Certified Copy

Certified Copy ★★★★★

That was an intricate joy. I went into it fairly blind, which in this case I'd recommend. I am sure it would hold up to rewatches; it may require them. It's just nice to let Kiarostami's delicate construction unfold in front of you the first time.

There's an easy framing in which this story is simply contains the passage of more time than is apparent on screen. I think that's too easy. I think that accepting it would allow me to avoid engaging with the complexity. There isn't really a mystery at the heart of this film; rather, there's a deliberate architecture which is inherently contradictory. The text supports two interpretations of what's going on here. Neither of them are true or false. The value of this art -- and we hear this directly from the characters on the screen -- is defined by the way we perceive it.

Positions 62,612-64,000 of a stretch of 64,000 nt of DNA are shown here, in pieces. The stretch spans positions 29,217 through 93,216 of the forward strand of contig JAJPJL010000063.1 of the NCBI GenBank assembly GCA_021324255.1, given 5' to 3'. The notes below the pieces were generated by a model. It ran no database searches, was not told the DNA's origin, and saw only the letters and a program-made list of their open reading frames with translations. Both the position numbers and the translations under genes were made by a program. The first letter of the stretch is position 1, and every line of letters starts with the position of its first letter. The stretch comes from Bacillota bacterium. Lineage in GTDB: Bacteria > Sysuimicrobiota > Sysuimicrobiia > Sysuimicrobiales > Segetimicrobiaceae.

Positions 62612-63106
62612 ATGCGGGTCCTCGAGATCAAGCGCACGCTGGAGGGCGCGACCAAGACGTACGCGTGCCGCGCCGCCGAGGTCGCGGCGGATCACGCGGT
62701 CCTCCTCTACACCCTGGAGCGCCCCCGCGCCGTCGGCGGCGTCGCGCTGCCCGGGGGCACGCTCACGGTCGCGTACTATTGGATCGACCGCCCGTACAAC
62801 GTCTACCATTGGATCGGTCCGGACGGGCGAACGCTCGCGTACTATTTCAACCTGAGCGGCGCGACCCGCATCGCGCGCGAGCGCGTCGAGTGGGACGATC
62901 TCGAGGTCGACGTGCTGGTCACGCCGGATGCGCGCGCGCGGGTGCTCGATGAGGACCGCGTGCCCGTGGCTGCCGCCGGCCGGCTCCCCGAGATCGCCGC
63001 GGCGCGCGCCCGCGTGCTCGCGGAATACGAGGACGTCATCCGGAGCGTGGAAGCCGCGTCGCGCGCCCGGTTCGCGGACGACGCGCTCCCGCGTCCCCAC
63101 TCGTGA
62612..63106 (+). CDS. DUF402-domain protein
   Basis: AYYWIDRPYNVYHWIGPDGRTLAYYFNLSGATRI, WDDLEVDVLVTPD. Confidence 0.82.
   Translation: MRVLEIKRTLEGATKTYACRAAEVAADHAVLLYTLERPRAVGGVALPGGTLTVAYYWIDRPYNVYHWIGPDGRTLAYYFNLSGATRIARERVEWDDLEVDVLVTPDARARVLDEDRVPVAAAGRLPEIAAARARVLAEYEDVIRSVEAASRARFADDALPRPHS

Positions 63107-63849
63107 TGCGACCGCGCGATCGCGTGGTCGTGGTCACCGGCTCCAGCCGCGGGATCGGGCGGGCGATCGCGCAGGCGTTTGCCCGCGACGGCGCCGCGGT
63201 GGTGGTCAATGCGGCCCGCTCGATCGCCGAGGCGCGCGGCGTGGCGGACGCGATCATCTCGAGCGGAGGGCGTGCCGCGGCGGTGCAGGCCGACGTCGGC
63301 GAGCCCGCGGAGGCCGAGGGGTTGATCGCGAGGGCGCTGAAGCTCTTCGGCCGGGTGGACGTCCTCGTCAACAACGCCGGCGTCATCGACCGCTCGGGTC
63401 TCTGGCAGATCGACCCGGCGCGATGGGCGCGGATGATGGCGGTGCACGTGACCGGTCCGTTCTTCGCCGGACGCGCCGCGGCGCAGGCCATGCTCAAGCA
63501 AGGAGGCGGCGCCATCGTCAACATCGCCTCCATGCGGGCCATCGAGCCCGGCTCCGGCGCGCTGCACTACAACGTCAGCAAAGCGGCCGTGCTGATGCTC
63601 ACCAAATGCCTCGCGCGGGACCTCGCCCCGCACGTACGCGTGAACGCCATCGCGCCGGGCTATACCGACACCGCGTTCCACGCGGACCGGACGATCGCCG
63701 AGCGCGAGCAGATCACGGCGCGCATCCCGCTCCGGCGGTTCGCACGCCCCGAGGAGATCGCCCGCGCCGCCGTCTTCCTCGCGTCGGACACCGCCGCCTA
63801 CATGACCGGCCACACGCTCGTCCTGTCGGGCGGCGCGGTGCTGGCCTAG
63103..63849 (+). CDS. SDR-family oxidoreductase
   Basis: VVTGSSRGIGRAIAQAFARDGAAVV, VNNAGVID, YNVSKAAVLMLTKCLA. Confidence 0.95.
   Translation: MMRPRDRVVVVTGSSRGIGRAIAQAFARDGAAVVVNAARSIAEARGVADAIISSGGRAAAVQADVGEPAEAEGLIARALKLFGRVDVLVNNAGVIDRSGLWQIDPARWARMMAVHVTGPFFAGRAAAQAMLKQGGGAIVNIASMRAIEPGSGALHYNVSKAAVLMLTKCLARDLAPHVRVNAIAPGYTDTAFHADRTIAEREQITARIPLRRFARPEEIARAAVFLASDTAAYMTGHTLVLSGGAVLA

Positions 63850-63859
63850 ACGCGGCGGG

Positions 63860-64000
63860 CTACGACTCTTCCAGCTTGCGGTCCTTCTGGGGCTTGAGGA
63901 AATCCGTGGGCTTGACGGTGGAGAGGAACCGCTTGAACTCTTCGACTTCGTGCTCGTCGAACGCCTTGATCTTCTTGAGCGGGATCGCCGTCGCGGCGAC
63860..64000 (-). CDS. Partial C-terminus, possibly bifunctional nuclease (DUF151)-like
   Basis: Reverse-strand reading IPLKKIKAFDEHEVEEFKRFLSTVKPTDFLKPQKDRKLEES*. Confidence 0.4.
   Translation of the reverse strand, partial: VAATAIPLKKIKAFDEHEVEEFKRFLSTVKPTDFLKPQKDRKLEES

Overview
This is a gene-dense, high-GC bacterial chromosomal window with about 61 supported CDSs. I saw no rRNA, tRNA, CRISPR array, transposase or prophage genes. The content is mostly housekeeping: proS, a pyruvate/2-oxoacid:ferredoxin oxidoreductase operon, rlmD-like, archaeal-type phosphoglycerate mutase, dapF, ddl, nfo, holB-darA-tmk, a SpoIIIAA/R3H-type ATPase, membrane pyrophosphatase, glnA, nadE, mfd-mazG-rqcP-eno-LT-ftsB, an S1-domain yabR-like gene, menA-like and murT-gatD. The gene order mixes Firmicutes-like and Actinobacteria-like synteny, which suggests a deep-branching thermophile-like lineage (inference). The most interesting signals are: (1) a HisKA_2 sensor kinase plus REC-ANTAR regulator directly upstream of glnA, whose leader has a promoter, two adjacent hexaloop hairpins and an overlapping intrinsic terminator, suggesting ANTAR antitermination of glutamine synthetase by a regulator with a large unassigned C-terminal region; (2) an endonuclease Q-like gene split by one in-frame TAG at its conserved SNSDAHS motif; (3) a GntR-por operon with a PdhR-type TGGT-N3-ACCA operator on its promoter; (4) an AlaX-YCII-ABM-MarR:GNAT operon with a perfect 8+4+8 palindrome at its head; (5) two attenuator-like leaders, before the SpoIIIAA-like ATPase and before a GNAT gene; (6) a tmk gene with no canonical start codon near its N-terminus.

Kiarostami gives us a million small points on which to hang our observations. "Simple isn't simple," after which people keep offering simple solutions. Did you think William Shimell's James Miller was childish in the restaurant? Did you remember Binoche dealing with her actual child in the first restaurant? It's all copies. This is terribly elegant filmmaking.

Binoche is a delight. Sometimes, I think, directors put her on a pedestal. She's absolutely messy and human here, and it's wonderful.

Stay for the post-credits scene.

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